In a letter sent Thursday, the Texas American Federation of Teachers expressed the need to keep public schools closed and for educators to focus on returning in the fall.
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"We certainly do not undertake this request lightly, as our members want to be back in their classrooms educating students," wrote Zeph Capo, president of the teachers' group. "However, given the nature of the virus, we are deeply concerned that a brief reopening of schools in May could result in longer-term closures due to a spread of infections."
Capo wrote later in the letter:
"Our members see their work as a calling. Throughout the past month, educators and support staff have gone beyond the call of duty. From our teachers changing to distance learning practically overnight to our food service workers feeding our communities, public-school employees have stepped up to the challenge presented by COVID-19.
However, our members also realize that prematurely returning to schools would threaten the health and safety of all on campus. The threat of a school-wide outbreak and the ripple effects necessitate the continued closure of schools until we know with certainty that our children and all school staff are safe."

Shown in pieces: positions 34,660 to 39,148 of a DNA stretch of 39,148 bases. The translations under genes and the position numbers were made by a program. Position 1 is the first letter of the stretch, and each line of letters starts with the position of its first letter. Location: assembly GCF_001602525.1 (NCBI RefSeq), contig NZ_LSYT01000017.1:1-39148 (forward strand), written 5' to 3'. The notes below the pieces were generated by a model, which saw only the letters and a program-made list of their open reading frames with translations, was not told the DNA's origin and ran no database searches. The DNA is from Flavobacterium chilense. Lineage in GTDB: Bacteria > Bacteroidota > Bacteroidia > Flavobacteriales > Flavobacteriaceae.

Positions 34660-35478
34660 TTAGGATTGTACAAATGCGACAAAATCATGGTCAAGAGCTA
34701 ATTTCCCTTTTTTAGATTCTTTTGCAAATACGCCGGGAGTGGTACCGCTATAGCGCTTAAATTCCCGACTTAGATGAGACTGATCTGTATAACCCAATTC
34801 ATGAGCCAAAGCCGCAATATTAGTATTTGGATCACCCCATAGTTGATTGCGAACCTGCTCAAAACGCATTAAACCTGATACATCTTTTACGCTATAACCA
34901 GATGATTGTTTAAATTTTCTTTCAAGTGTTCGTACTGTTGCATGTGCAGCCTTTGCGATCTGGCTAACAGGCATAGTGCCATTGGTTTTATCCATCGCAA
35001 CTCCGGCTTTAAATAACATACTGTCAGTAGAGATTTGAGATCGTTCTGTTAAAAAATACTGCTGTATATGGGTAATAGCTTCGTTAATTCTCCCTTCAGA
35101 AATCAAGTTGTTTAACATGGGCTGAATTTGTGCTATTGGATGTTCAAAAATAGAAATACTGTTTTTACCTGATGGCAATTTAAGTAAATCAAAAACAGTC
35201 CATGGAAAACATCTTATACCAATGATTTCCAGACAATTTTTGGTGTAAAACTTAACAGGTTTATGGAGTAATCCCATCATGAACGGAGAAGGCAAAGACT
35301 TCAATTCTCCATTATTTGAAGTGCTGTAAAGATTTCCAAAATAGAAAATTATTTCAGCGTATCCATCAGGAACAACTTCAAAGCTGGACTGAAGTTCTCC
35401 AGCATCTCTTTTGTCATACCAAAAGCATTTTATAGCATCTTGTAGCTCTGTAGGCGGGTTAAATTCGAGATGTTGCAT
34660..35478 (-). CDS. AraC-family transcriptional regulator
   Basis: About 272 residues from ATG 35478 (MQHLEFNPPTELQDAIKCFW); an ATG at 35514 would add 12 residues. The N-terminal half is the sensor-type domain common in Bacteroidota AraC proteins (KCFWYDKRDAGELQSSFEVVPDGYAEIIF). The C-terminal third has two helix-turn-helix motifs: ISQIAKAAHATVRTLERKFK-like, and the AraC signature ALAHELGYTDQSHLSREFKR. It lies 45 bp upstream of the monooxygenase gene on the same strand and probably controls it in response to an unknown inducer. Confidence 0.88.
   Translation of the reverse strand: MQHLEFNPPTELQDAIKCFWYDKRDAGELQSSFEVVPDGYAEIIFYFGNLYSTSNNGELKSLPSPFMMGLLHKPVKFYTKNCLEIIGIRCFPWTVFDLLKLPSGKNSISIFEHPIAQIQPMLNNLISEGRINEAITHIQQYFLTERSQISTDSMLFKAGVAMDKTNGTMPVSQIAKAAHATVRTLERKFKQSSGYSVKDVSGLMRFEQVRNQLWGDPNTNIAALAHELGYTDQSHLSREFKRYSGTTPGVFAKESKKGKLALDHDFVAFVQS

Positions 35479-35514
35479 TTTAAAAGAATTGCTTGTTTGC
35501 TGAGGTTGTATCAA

The governor is slated to announce Friday an executive order laying out a plan for state businesses to emerge from a practical shutdown of life for the last month due to the COVID-19 pandemic.
While it's unclear before his scheduled announcement how he'll deal with schools, at least one school district in the Houston area - Fort Bend ISD - decided it will stay with distance learning through the end of the school year.
In addition, other school districts have already decided on how it wants to honor graduating seniors by both in-person and virtual ceremonies.
Still, if the state recommends campuses to slowly reopen to students and teachers, the risk of infection still looms, as had been indicated with several positive cases involving administrators and staffers around the area.
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